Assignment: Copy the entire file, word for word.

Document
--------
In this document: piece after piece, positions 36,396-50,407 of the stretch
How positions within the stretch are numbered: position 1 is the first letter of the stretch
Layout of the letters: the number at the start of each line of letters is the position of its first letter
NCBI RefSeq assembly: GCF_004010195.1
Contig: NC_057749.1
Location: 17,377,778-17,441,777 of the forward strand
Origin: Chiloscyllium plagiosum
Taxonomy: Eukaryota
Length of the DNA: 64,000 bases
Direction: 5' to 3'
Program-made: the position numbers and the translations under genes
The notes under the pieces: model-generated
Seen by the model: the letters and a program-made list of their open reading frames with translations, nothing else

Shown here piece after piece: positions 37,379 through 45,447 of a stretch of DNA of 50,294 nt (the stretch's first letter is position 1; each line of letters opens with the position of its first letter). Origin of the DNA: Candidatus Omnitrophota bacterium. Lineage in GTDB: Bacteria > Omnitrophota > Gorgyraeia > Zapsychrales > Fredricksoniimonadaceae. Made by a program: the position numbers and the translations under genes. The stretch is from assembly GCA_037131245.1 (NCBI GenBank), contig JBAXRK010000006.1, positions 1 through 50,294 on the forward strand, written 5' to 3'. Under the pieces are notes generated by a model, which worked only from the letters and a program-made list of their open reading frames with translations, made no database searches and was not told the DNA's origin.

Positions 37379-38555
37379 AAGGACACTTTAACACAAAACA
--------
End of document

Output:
In this document: piece after piece, positions 36,396-50,407 of the stretch
How positions within the stretch are numbered: position 1 is the first letter of the stretch
Layout of the letters: the number at the start of each line of letters is the position of its first letter
NCBI RefSeq assembly: GCF_004010195.1
Contig: NC_057749.1
Location: 17,377,778-17,441,777 of the forward strand
Origin: Chiloscyllium plagiosum
Taxonomy: Eukaryota
Length of the DNA: 64,000 bases
Direction: 5' to 3'
Program-made: the position numbers and the translations under genes
The notes under the pieces: model-generated
Seen by the model: the letters and a program-made list of their open reading frames with translations, nothing else

Shown here piece after piece: positions 37,379 through 45,447 of a stretch of DNA of 50,294 nt (the stretch's first letter is position 1; each line of letters opens with the position of its first letter). Origin of the DNA: Candidatus Omnitrophota bacterium. Lineage in GTDB: Bacteria > Omnitrophota > Gorgyraeia > Zapsychrales > Fredricksoniimonadaceae. Made by a program: the position numbers and the translations under genes. The stretch is from assembly GCA_037131245.1 (NCBI GenBank), contig JBAXRK010000006.1, positions 1 through 50,294 on the forward strand, written 5' to 3'. Under the pieces are notes generated by a model, which worked only from the letters and a program-made list of their open reading frames with translations, made no database searches and was not told the DNA's origin.

Positions 37379-38555
37379 AAGGACACTTTAACACAAAACA